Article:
This is what I have known:

If we have two normally distributed populations $P_1$ and $P_2$, then to test the hypothesis $H_0: \mu_1 = \mu_2$ against an alternative hypothesis, we choose the decision variable according to three cases:

Case 1: If $\sigma_1$ and $\sigma_2$ are known, then regardless whether $n_1$ and $n_2$ are large or small, we consider the standard normal statistic:

$$Z = \frac{\bar X_1 - \bar X_2}{\sqrt{\frac{\sigma_1 ^2}{n_1} + \frac{\sigma_2 ^2 }{n_2}}}$$

Case 2: If the $\sigma$'s are unknown, but $n_1$ and $n_2$ are large, then we consider:

$$Z = \frac{\bar X_1 - \bar X_2}{\sqrt{\frac{S_{X_1} ^2}{n_1} + \frac{S_{X_2}^2}{n_2} }}$$

Case 3: If the $\sigma$'s are unknown and $n_1,n_2$ are small, then we consider the student-t statistic:

$$T = \frac{\bar X_1 - \bar X_2}{\hat \sigma \sqrt{\frac1{n_1} + \frac1{n_2}}}$$

Where $\hat \sigma^2 :=\frac{(n_1 - 1)S_{X_1} ^2 + (n_2 - 1) S_{X_2} ^2 }{n_1 + n_2 - 2}$

Is this correct?

  • $\begingroup$ Identical to this question on stats.SE. The one here should be closed or migrated to stats.SE for merger there. $\endgroup$ Commented Sep 7, 2015 at 3:40
  • $\begingroup$ I have answered the question here. I am not sure what the etiquette/policy is to copy/paste my answer. $\endgroup$ Commented Sep 7, 2015 at 3:51
  • $\begingroup$ @TylerHilton: I'll delete my question from there. $\endgroup$
    – George
    Commented Sep 7, 2015 at 3:52

1 Answer 1


You are somewhat correct, but not entirely. When dealing with two population data where the variances are unknown, you must first determine if the population variances are equal or not. This information could be given to you in the question/application or you may need to determine it yourself based on sample data. You can use the F test determine if variances are equal or not. In particular, you are testing $$H_0 : \frac{\sigma_1^2}{\sigma_2^2} = 1 \qquad H_1 :\frac{\sigma_1^2}{\sigma_2^2} \{<, \neq, > \} 1$$ and the $F$-statistic is given by $$F = \frac{s_1^2}{s_2^2}$$ with degrees of freedom $v_1 = n_1 - 1$ and $v_2 = n_2 -2$. Performing this test lets you know whether the population variances are equal or not. Note that this is only applicable when the populations is normally distributed and independent.

In both cases, you are performing the $T$-test.

If the variances are equal $$ t = \frac{(X_1 - X_2) - (\mu_1 - \mu_2)}{\sqrt{s_p^2 \left( \frac{1}{n_1} + \frac{1}{n_2} \right)}} $$ where $s_p$ is the pooled variance given by $$ s_p^2 = \frac{(n_1 - 1)s_1^2 + (n_2 - 1)s_2^2}{n_1 + n_2 -2}$$ Here, the degrees of freedom is given by $v = n_1 + n_2 -2$.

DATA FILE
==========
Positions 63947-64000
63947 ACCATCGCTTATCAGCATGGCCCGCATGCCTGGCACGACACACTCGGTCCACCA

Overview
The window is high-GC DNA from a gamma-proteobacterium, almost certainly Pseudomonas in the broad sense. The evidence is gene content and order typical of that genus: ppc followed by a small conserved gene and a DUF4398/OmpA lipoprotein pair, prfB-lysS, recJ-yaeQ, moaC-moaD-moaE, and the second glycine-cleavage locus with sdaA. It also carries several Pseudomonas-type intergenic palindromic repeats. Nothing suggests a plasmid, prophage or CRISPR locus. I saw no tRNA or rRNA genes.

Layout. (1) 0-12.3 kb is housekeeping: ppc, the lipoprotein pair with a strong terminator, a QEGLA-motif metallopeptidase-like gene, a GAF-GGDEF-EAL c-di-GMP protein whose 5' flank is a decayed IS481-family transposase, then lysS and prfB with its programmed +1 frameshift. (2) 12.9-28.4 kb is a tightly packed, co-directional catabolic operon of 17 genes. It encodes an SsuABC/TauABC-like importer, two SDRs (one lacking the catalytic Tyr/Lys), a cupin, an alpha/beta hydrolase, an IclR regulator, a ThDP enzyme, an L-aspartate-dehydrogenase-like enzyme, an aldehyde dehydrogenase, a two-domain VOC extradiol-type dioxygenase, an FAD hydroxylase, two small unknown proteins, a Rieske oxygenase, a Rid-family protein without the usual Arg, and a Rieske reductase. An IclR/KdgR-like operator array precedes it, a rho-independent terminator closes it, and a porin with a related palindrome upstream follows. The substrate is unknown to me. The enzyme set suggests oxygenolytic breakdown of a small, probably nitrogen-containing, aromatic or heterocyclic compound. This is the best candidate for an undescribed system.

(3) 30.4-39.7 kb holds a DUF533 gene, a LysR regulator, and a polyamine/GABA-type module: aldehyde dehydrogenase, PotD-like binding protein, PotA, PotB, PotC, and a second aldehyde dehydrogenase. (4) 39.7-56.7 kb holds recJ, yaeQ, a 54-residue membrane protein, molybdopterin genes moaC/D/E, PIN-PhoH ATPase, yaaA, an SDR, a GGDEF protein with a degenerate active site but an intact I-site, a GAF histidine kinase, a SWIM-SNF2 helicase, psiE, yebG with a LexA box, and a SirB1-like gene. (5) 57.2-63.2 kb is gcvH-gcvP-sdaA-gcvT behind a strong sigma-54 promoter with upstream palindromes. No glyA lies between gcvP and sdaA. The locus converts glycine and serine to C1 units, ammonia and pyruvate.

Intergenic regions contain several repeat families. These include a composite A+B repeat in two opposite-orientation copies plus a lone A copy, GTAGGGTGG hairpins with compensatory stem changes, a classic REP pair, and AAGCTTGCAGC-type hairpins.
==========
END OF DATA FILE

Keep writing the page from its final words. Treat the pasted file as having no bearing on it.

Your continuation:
If population variances are unequal, the test statistic is given by $$ t = \frac{(X_1 - X_2) - (\mu_1 - \mu_2)}{\sqrt{\frac{s_1^2}{n_1} + \frac{s_2^2}{n_2}}} $$ with degrees of freedom given by $$v = \frac{\left( \frac{s_1^2}{n_1} + \frac{s_2^2}{n_2} \right)^2}{\frac{(s_1^2/n_1)^2}{n_1 - 1} + \frac{(s_2^2/n_2)^2}{n_2 -1}}$$ Here, most likely $H_0 : \mu_1 - \mu_2 = 0$.

  • $\begingroup$ So whenever the variances are unknown but unequal, we use the t-statistic? Thank you for the thorough answer. $\endgroup$
    – George
    Commented Sep 7, 2015 at 3:59
  • $\begingroup$ I.e., regardless whether $n_1,n_2$ are large or small? $\endgroup$
    – George
    Commented Sep 7, 2015 at 3:59
  • $\begingroup$ Yes, when the variances are unknown you use the T test. Remember that choosing the right test statistic requires performing the f-test. To conduct the f-test, the requirement is populations must be normally distributed (and independent). If, indeed, populations are normally distributed, then $n_1, n_2$ doesn't matter. If populations are NOT normally distributed, you'd want your sample sizes $n_1, n_2$ to be large so that you can apply the CLT and thus are able to apply the f-test and continue as above. $\endgroup$ Commented Sep 7, 2015 at 4:03
  • $\begingroup$ @George I should also note that the answer only applies to interval/real data AND independent groups. If you have interval/real data and have matched pairs, then the test statistics are slightly different. Similarly, If you have two populations and are dealing with nominal/categorical data the test statistics change again. $\endgroup$ Commented Sep 7, 2015 at 4:07

You must log in to answer this question.

Not the answer you're looking for? Browse other questions tagged .